By Robert Bernstein
On September 16, a 22-year-old Iranian woman named Mahsa Amini was arrested in Iran by their “morality police” for allegedly wearing her head scarf (hijab) “incorrectly”. At the time she was in a car with her family, heading into the capital of Tehran.
Within hours she was in a coma and was declared dead within two days. The government of Iran has lied about every aspect of her death. All evidence is that she was murdered for a trivial dress code matter.
I will also note that Mahsa and her family are Kurdish Iranians. Her Kurdish name is Jina Amini or Zhina Amini, but Iran only allows official Iranian names. Hence “Mahsa”.
The outrage in Iran and around the world has been huge and sustained. Previous protests have occurred against the theocratic dictatorship in Iran in 2009, 2017, and 2019. But this looks to be bigger and continuing without end.
Here in Santa Barbara have been ongoing marches and rallies downtown and at UCSB. I caught up with a rally at the corner of State Street and Canon Perdido on Sunday at 2:00PM. They were just about to begin a march down to Haley Street and back.
World Dance for Humanity had a visible presence.
I was in awe of the courage of so many people from Iran to pose for photos, knowing the brutality of the government of Iran against any critics, along with their families.
Here is my short video of about 150 people marching and chanting “Women, Life, Freedom”.
When the march returned to Canon Perdido Street I got a few more photos of the posters describing the lives of some of the hundreds of people murdered by the government of Iran.
These rallies and marches will continue every Sunday afternoon. Ideally, until the theocratic dictators step down and freedom and democracy come to Iran.
I will note that my involvement with Iran began when I was a student in the late 1970s. In the 1950s, the US CIA helped overthrow the democratically elected liberal, secular government of Mohammad Mosaddegh.
The US government and CIA used its usual propaganda to claim he was Communist. But it was really all about the oil. He wanted to nationalize the Iranian oil industry, then controlled by what is now British Petroleum (BP).
The US helped install the Shah of Iran who was widely hated in Iran as a dictator, though he did allow some modernity and progress.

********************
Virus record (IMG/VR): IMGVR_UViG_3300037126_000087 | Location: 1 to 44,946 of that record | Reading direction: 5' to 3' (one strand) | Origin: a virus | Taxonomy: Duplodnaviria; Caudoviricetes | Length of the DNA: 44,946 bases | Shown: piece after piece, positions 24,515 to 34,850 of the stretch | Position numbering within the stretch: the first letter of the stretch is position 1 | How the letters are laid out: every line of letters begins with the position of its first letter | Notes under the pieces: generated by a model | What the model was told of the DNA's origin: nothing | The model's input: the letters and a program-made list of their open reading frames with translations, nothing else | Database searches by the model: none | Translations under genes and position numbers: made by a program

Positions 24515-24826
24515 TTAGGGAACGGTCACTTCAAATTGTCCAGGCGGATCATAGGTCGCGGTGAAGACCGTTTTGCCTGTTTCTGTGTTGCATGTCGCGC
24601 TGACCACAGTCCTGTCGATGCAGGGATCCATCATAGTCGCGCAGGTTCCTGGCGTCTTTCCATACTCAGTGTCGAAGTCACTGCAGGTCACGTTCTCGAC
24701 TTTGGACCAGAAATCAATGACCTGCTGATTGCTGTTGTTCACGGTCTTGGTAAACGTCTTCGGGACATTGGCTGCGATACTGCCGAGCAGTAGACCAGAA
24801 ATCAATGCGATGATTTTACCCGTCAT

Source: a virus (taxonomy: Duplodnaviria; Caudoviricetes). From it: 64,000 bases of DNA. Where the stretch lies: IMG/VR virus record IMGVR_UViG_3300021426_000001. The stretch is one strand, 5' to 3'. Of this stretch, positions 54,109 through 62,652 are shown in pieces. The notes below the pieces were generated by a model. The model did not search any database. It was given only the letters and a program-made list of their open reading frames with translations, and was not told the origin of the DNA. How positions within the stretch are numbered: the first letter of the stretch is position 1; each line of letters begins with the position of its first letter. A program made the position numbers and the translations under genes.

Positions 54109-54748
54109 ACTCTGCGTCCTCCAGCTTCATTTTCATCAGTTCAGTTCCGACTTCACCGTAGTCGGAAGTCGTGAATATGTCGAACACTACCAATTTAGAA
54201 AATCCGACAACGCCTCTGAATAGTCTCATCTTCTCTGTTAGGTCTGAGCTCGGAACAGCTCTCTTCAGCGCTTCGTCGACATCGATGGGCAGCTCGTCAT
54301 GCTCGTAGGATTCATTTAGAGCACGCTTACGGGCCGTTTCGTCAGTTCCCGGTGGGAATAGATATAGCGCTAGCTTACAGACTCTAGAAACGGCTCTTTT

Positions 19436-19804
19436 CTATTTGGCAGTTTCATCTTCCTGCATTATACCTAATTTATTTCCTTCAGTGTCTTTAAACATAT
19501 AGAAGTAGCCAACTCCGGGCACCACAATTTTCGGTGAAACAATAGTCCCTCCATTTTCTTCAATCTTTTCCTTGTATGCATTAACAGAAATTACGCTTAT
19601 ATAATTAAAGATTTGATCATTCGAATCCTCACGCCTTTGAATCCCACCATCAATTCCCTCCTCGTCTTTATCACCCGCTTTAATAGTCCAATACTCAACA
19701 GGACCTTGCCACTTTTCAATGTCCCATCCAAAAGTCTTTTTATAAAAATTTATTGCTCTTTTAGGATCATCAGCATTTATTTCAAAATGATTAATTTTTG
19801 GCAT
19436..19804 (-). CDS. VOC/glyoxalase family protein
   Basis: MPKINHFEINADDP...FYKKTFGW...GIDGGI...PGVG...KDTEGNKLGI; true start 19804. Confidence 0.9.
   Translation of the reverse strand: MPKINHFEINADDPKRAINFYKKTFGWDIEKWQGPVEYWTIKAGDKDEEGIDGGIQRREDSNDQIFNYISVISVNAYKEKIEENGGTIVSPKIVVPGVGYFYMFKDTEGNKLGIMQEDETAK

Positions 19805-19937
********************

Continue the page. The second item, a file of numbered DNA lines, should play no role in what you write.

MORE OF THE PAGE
In 1979, the people of Iran rose up to expel the Shah. Unfortunately, the Shah had already destroyed most liberal opposition in Iran. The only remaining opposition power in Iran was fundamentalist Muslim. Led by Ayatolla Ruhollah Khomeini, who had been living in Paris.
President Jimmy Carter listened to Henry Kissinger and David Rockefeller and allowed the Shah into the US. Despite warnings that Americans in Iran would be taken hostage if this happened. Carter went ahead and allowed the Shah into the US and hostages were taken.
The hostages were released simultaneous with Reagan being sworn in as US President in January 1981. Reagan went on to reward the theocratic government of Iran by illegally sending them weapons. This, despite official US policy that the government of Iran was a terrorist government.
Reagan further broke the law by stealing the proceeds from those weapons sales. Illegal action two. And giving that stolen, illegally gained money to terrorists in Central America who were illegally waging war on the people of Nicaragua. Illegal actions three and four.
At least 138 Reagan administration officials were investigated, indicted or convicted. The largest number for any president in American history. Unfortunately, Reagan himself was never held accountable and he was allowed to pardon some of the worst criminals in his administration. An invitation for this pattern to repeat.
After so many decades of horror in Iran, this may finally be the time when freedom and democracy come to Iran.